Thursday, January 7, 2010, 7:00 PM, Hawaii, Hilton Waikiki Prince Kuhoi Hotel, Earth Transformation Conference.
“When smashing monuments, save the pedestals, they always come in handy.” - Stanislaw Lec
Petroleum and vanilla-coloured splotches shaped like boats and sea anemone on a pastel turquoise carpet, wood panels with grey-green tiles on the walls. Glass panels in the shape of waves hang from the ceiling to create an oceanic atmosphere; the interior design of the conference room evokes that we are underwater. Algae-green seat covers over chairs in neatly aligned rows face a foreboding podium, decorated with flower bouquets. A backdrop of white drapes is flanked by two human-size indoor palms. Two spotlights shine onto the empty stage. Whoever steps onto it will have to deal with its sub-aquatic implications.
The conference organiser Angelika Whitecliff — co-founder of galacticdiplomacy.com, a website devoted to researching secretly conducted diplomatic relationships of multiple large nations with extraterrestrials — introduces the phenomenon we are about to witness: the miraculous gaze of Braco [brat͡so]. If Whitecliff has any authority about what aliens can offer us, Braco seems to be what she has in mind in return. Who the aliens are, of course, depends on who you ask: this is the USA's first close encounter with Braco — who was directly invited by Whitecliff to open the conference. She will, in the following years, function as one of the many announcers to the viewing sessions of Braco's supernatural gaze. Braco himself doesn't speak.
Now it’s time. As Whitecliff has left the stage, Braco is led into the room by an assistant. He steps on the podium and goes right at it. A man in his forties with silver hair that falls over his shoulders, a white button-up lingering over dad-denims, arms falling to the side, each wrist in a golden bracelet. Nothing to distract one’s sight from his piercing yet trusting, loyal — I want to say longing — eyes. He looks peaceful, a bit like a tourist but with a secret.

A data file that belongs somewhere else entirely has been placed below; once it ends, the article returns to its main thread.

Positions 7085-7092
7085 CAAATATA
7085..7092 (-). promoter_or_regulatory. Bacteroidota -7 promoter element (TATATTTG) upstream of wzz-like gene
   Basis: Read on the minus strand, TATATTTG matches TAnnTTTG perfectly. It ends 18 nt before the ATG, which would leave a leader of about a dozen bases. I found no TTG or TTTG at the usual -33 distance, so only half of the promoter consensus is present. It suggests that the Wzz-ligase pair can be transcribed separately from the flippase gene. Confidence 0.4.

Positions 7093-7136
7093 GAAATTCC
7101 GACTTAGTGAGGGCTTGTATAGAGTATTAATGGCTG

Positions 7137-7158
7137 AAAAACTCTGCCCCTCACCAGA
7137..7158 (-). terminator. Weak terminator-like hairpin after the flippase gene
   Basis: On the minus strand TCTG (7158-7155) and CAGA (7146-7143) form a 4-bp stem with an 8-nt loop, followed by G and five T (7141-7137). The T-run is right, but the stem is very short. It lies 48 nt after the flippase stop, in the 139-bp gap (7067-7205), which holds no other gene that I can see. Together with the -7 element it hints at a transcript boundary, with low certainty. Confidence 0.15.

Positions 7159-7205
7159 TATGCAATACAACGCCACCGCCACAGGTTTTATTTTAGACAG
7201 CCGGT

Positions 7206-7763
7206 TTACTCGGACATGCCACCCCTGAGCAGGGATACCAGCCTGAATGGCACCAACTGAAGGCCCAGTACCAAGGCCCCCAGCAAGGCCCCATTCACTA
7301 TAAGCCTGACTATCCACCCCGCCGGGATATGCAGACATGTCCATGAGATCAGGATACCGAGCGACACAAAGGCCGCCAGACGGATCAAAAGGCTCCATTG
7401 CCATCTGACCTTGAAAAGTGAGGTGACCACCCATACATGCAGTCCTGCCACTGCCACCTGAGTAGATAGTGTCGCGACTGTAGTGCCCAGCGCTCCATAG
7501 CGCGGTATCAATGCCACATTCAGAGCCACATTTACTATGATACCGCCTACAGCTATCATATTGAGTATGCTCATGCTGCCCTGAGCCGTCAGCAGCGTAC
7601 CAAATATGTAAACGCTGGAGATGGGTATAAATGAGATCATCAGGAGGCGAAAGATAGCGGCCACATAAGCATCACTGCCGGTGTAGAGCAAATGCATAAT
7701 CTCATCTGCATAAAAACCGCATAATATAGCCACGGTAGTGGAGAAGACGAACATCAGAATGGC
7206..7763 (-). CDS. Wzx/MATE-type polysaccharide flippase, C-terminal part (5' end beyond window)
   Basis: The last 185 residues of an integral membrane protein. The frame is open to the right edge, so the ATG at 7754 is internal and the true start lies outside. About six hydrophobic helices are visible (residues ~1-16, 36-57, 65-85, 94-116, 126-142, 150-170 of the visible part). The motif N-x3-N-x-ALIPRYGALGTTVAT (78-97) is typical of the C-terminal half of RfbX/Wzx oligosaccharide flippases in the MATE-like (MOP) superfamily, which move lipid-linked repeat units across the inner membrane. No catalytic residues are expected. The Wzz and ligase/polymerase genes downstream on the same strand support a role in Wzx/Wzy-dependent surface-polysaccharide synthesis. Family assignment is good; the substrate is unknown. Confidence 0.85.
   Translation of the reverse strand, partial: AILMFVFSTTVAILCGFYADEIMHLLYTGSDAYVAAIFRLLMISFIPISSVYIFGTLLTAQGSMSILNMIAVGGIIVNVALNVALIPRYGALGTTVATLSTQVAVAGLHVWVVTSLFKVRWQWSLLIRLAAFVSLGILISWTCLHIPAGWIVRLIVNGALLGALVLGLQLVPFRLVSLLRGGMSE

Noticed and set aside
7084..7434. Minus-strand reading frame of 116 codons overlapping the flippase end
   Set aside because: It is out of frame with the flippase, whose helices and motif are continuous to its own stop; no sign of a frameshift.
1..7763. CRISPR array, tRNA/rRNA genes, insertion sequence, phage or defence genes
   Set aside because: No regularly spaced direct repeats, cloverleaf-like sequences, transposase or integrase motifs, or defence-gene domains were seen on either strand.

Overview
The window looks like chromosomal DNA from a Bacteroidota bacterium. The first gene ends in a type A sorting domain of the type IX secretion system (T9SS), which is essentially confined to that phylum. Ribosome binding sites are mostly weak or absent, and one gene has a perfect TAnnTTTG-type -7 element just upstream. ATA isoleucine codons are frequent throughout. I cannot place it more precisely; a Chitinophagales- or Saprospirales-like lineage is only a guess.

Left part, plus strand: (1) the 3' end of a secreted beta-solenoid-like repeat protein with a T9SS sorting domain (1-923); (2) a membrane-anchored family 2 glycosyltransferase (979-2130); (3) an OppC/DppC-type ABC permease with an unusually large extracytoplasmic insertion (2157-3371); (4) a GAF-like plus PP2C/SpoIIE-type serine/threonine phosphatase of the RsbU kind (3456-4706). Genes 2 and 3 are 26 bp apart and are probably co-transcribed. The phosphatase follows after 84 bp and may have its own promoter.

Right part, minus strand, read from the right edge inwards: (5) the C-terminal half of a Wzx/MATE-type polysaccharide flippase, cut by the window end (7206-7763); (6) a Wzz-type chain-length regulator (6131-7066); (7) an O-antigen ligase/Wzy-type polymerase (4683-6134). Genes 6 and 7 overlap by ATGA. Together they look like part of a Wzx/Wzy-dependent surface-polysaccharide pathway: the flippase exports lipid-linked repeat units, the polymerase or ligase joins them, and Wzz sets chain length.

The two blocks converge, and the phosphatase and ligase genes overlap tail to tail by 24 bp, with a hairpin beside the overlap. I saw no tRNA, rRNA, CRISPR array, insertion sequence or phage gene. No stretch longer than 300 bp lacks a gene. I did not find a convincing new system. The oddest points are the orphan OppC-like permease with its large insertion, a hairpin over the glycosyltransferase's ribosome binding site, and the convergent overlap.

His audience stands transfixed before him, some wet hands clasp those of a neighbour, bodies shudder, tears roll over cheeks. After ten minutes, Braco leaves the stage as abruptly as he had appeared on it and exits the room through the same door.
braco.me, unknown photographer
THE PHENOMENON OF BRACO
The Earth Transformation Conference was Braco's first appearance of his inaugural US tour. After Hawaii came California, Nevada, and the East Coast. By 2018, the Croatian-born Braco has toured the US yearly, while visiting Japan, Australia, Central America, Russia and Europe several times. In the meantime, Braco has gazed at the UN's chapel, Naomi Campbell, several Indonesian Princes and at the attendees of various UFO and peace conferences across the planet. He is quite the phenomenon; and a well-known staple of the Balkan New Age imaginary. But before we turn to his gaze itself, I would like to take a closer look at the man that is looking at us.